Skip to Content, Navigation, or Footer.

The Voices of the Water Closet

Mirror, mirror on the wall.
Photo by Kharli Mandeville
Mirror, mirror on the wall. Photo by Kharli Mandeville

Since human language was first conveyed through little more than a series of grunts and erratic gestures, the species of man has scrawled their marks upon any surface they could, poetically and artistically documenting history and leaving evidence of their existence for generations to come.
Humans have an intrinsic need, consciously or unconsciously, to feel they will be remembered after they are gone. The art of graffiti, though strongly stigmatized by thoughtless vandalism (which is its really annoying distant cousin), is where this inherent need thrives.
Though I’ve never been artistically inclined (seriously, I tried to draw a panda the other day, and it was an epic fail), art — especially street art and graffiti — has always fascinated me.
The idea for this essay was originally visualized as a photo essay of all my favorite bathroom graffiti. In fact, the switch to the light bulb in my journalistic mind was flicked as I used the restroom for just a little too long during my climate change and policy class in the Lattie F. Coor building on the Tempe campus.
Awkward story? Perhaps, but the scrawlings, in diverse sets of penmanship, discussed the existence of God three feet away from my face. I was enthralled with the eloquence of a philosophical debate on the inside of a bathroom stall. Plus, I appreciated the entertainment, because a weathered, six-month old copy of Vogue was nowhere to be found.
I set off swiftly on my adventure into the deep, dark depths of public restroom use and found myself first at Cartel. I mean, I found myself there because I wanted one of those horchata espresso drinks, then I remembered Cartel has great bathroom graffiti and I was on deadline. The drawings, inspirational musings and stickers, stuck to nearly every surrounding surface. They combined to collectively tell a story of our generation and of Tempe culture.  And without the division of gender in this particular restroom, our culture is represented with beautiful well-roundedness.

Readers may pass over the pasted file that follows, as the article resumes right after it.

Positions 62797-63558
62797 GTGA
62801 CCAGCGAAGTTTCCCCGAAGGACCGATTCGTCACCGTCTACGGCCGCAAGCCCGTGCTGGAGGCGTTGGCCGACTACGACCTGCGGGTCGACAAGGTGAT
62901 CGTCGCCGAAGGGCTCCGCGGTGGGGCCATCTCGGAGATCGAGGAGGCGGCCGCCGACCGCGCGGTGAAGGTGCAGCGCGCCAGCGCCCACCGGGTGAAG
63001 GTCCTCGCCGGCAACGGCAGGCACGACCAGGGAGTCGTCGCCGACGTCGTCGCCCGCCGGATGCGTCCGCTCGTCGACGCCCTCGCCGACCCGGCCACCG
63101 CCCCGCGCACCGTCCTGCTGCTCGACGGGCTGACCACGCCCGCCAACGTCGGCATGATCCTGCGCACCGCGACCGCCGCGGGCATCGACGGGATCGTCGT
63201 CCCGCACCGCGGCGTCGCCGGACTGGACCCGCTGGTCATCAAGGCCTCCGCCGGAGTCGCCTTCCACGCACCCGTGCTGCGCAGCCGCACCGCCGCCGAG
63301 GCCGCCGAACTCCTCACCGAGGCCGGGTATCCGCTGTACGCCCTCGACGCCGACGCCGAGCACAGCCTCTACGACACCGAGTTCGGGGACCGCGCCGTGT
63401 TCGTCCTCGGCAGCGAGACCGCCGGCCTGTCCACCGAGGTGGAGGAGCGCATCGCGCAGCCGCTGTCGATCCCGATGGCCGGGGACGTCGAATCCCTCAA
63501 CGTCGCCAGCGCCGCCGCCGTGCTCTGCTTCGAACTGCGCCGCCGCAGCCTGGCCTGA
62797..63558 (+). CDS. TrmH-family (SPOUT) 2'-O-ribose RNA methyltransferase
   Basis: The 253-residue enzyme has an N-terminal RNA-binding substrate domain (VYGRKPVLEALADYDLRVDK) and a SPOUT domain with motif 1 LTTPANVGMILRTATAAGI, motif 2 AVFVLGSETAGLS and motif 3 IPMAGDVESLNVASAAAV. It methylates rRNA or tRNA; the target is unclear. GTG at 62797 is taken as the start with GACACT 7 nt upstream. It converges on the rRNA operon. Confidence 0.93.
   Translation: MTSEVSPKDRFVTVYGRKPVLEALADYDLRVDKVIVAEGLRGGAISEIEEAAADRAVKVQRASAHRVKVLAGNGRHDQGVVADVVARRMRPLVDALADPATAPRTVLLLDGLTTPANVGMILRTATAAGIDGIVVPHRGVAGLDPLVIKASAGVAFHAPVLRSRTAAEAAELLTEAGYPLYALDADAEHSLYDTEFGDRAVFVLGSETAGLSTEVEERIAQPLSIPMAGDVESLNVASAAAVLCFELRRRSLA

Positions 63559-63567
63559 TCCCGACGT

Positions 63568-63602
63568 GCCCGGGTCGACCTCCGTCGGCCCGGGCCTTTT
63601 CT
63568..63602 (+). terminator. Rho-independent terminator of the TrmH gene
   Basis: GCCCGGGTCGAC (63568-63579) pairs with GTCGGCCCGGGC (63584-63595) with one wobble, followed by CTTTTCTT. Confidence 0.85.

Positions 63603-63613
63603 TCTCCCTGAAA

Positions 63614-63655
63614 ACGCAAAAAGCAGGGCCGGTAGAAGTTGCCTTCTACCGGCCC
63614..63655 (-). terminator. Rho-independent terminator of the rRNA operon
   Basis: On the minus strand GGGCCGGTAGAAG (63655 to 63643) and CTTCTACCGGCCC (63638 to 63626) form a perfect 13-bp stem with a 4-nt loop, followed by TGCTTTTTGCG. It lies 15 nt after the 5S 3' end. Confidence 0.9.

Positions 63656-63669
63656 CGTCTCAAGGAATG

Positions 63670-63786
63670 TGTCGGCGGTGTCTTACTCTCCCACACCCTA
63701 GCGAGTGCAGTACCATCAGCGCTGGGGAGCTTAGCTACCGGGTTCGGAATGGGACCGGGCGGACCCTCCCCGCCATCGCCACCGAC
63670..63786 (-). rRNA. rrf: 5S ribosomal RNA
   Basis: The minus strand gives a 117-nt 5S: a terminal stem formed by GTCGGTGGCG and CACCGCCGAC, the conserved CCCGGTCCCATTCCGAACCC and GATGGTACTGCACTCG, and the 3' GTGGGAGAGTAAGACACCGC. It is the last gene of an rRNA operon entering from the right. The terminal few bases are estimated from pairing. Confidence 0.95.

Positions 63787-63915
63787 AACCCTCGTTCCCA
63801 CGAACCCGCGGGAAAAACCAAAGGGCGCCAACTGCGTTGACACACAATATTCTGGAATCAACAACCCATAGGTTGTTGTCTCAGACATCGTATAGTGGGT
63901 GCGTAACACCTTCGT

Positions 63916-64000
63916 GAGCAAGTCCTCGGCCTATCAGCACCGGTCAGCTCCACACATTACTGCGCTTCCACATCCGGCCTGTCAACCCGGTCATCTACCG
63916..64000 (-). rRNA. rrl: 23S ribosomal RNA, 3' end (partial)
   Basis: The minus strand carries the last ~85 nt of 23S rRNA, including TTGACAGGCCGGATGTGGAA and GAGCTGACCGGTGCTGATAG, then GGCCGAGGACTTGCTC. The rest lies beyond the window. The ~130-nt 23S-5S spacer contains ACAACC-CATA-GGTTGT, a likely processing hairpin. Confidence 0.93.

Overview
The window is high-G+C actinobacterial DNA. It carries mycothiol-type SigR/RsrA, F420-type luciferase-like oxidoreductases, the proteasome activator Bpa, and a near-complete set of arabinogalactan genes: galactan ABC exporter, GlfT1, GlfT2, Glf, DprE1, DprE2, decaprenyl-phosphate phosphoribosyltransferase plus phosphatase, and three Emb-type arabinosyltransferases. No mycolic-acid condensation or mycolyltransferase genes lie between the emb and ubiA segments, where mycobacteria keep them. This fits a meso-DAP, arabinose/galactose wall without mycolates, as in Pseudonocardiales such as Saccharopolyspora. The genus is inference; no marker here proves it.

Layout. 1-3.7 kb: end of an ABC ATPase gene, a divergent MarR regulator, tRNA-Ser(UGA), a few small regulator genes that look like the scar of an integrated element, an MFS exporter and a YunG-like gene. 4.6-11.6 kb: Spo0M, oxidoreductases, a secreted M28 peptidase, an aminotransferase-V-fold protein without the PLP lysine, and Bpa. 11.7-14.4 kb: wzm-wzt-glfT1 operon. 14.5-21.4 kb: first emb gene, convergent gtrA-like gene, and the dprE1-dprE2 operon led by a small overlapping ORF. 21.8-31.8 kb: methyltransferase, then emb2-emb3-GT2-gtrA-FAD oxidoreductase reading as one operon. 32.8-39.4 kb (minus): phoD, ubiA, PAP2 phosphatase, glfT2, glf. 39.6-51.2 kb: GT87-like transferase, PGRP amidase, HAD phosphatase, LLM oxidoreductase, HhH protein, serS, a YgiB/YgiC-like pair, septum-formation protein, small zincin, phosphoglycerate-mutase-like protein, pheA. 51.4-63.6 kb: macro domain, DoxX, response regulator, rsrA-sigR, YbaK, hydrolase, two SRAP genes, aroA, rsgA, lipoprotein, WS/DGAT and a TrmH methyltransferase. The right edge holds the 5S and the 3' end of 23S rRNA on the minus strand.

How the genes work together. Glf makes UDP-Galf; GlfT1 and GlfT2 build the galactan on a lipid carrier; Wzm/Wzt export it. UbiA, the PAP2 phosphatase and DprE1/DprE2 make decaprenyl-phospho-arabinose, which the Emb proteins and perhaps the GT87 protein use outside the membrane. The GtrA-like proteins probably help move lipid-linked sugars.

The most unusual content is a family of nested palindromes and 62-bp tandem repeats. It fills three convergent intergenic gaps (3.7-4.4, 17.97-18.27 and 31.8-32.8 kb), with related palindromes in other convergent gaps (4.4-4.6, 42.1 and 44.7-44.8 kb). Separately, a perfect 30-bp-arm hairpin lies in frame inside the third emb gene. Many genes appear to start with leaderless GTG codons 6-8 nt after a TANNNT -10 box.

The throne's door at Cartel.  Photo by Kharli Mandeville The throne's door at Cartel.
Photo by Kharli Mandeville

Existential in a revered room at Cartel.  Photo by Kharli Mandeville Existential in a revered room at Cartel.
Photo by Kharli Mandeville

Local bands, promoters, graffiti writers and various Tempe hipsters hyped on Americanos and armed with sharpies have all found themselves in this private quarter. I learned that nothing is quite as awkward as realizing how long you've suspiciously occupied a restroom.Small-bladdered people prancing around within earshot of the sound of a camera shutter really put a damper on one's graffiti admiration. I also learned that toilets are really high off the ground. My love affair with bathroom graffiti began in the women’s restroom at Long Wongs during a show last year. I have a photo from that night of the sweet graffiti they used to have before they recently began to repaint. (Actually, the photo is of a Thoreau quote I scribbled on the wall after the cute door guy gave me and my friend a paint marker and told us to use it.)We left my guy friend on purse duty out on the patio and headed together into the bathroom, promising the poor guy we’d be back straight away. What we didn’t anticipate is what the photo I have doesn’t show: a succession of very unfortunate events I like to think of as our version of a scene in a “Dumb and Dumber” movie.